Association of Sarcopenia With Nutritional Parameters, Quality of Life, Hospitalization, and Mortality Rates of Elderly Patients on Hemodialysis

Association of Sarcopenia With Nutritional Parameters, Quality of Life, Hospitalization, and Mortality Rates of Elderly Patients on Hemodialysis

Author Giglio, Juliana Google Scholar
Kamimura, Maria Ayako Autor UNIFESP Google Scholar
Lamarca, Fernando Google Scholar
Rodrigues, Juliana Google Scholar
Santin, Fernanda Google Scholar
Avesani, Carla Maria Autor UNIFESP Google Scholar
Abstract Objective: This study aimed to assess whether diminished muscle mass, diminished muscle strength, or both conditions (sarcopenia) are associated with worse nutritional status, poor quality of life (QoL), and hard outcomes, such as hospitalization and mortality, in elderly patients on maintenance hemodialysis (MHD). Design and Subjects: This is a multicenter observational longitudinal study that included 170 patients on MHD (age 70 6 7 years, 65% male) from 6 dialysis centers. Main Outcome Measure: The European Working Group on Sarcopenia in Older People defines sarcopenia as the presence of both low muscle mass by appendicular skeletal 1 low muscle function by handgrip strength. This study evaluated the clinical and nutritional status (laboratory, anthropometry, dual-energy X-ray absorptiometry, 7-point subjective global assessment) and QoL (Kidney Disease Quality of Life) at baseline. Hospitalization and mortality were recorded during 36 months. Results: Reduced muscle mass was observed in 64% of the patients, reduced muscle strength in 52%, and sarcopenia in 37%. The group with sarcopenia was older, had a higher proportion of men and showed worse clinical and nutritional conditions when compared with patients without sarcopenia. Although reduced muscle mass was strongly associated with poor nutritional status, low muscle strength was associated with worse QoL domains. In the multivariate Cox analyses adjusted by age, gender, dialysis vintage, and diabetes mellitus, low muscle strength alone and sarcopenia were associated with higher hospitalization, and sarcopenia was a predictor of mortality. Conclusion: In conclusion, in this sample, comprised of elderly patients on MHD, sarcopenia was associated with worse nutritional and clinical conditions and was a predictor of hospitalization and mortality. (C) 2017 by the National Kidney Foundation, Inc. All rights reserved.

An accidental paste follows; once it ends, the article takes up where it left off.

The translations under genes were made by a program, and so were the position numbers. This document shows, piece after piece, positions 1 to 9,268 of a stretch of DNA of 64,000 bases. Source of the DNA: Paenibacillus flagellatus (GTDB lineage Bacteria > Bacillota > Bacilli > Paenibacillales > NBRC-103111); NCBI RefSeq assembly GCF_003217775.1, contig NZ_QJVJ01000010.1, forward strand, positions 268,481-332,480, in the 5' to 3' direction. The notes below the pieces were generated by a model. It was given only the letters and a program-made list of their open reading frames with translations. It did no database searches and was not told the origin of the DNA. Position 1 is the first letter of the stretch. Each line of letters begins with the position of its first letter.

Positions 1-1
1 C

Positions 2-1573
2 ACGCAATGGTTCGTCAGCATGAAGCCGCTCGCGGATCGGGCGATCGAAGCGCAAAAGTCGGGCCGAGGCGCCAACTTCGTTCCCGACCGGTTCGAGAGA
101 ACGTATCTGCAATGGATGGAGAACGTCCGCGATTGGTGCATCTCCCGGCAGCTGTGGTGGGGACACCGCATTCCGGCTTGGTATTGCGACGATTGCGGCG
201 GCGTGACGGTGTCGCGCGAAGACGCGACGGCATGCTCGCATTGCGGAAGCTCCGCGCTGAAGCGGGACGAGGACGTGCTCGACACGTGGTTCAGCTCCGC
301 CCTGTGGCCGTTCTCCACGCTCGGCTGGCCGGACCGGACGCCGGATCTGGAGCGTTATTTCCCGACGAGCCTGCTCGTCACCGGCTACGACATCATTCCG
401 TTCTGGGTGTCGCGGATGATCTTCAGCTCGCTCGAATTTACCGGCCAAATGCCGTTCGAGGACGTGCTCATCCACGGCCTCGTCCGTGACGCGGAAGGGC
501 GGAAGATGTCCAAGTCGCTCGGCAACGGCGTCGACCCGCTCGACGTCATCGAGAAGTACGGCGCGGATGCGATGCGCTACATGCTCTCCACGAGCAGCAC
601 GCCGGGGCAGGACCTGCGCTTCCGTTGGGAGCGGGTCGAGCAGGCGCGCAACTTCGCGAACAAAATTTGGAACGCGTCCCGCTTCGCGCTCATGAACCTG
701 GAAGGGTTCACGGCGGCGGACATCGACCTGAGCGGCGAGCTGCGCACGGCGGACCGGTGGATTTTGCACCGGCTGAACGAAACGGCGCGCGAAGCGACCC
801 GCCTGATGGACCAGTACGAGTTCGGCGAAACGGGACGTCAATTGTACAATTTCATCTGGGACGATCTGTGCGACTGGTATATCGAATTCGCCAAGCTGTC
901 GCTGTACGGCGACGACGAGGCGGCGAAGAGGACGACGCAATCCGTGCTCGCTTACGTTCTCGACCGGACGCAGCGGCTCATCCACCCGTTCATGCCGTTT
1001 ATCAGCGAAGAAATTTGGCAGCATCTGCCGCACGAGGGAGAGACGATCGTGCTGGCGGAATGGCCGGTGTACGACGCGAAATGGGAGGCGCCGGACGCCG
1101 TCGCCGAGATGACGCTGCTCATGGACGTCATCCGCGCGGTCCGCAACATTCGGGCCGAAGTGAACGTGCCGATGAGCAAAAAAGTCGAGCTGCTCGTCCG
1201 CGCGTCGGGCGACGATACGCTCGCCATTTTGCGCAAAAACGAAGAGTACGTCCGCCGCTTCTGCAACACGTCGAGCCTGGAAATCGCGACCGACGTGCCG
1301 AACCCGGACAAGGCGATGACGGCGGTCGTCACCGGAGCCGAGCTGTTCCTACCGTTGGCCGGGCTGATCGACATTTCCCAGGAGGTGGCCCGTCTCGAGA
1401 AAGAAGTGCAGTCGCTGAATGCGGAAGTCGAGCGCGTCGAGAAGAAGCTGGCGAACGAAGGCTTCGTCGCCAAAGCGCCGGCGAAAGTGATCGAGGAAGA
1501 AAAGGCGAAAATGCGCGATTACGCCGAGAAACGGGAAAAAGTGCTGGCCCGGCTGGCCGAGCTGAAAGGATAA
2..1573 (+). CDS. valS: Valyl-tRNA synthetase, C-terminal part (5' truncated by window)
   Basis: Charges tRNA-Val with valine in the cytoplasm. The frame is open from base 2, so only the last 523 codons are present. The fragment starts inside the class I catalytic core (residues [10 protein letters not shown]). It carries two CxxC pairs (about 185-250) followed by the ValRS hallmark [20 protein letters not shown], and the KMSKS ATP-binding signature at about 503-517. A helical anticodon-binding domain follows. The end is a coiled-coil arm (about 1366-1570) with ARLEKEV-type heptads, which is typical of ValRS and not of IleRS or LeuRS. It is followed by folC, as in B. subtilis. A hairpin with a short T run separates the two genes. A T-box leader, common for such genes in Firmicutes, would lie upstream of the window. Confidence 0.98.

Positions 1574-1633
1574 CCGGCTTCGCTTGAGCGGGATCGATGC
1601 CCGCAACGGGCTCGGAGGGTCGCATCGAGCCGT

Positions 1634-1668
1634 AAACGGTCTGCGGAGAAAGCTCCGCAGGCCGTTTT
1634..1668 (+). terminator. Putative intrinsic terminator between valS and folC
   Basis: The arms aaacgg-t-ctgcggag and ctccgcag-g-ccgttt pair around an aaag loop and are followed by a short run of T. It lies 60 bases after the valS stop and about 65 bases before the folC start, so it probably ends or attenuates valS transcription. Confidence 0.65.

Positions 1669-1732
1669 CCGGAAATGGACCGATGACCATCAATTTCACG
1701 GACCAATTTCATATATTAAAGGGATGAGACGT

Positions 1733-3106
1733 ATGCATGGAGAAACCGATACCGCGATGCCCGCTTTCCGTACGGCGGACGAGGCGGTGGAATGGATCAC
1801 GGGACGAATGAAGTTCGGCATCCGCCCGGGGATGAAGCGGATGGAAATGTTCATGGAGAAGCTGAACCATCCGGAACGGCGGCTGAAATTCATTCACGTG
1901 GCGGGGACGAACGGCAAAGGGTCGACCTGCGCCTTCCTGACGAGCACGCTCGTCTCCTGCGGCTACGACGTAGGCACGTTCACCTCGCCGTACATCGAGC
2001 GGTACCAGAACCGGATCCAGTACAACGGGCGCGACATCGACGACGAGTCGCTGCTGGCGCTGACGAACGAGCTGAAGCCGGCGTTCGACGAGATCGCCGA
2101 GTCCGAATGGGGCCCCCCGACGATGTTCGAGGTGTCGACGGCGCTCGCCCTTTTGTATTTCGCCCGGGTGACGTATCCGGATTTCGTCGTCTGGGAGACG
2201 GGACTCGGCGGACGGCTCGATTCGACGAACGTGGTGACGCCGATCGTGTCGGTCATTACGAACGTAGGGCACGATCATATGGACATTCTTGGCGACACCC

xmlui.dri2xhtml.METS-1.0.item-coverage Philadelphia
Language English
Sponsor Fundacao Carlos Chagas Filho de Amparo a Pesquisa do Estado do Rio de Janeiro (FAPERJ)
Grant number FAPERJ: E-26/111.653/2010
FAPERJ: E-26/103.209/2011
Date 2018
Published in Journal Of Renal Nutrition. Philadelphia, v. 28, n. 3, p. 197-207, 2018.
ISSN 1051-2276 (Sherpa/Romeo, impact factor)
Publisher W B Saunders Co-Elsevier Inc
Extent 197-207
Origin http://dx.doi.org/10.1053/j.jrn.2017.12.003
Access rights Closed access
Type Article
Web of Science ID WOS:000430406500009
URI https://repositorio.unifesp.br/handle/11600/55590

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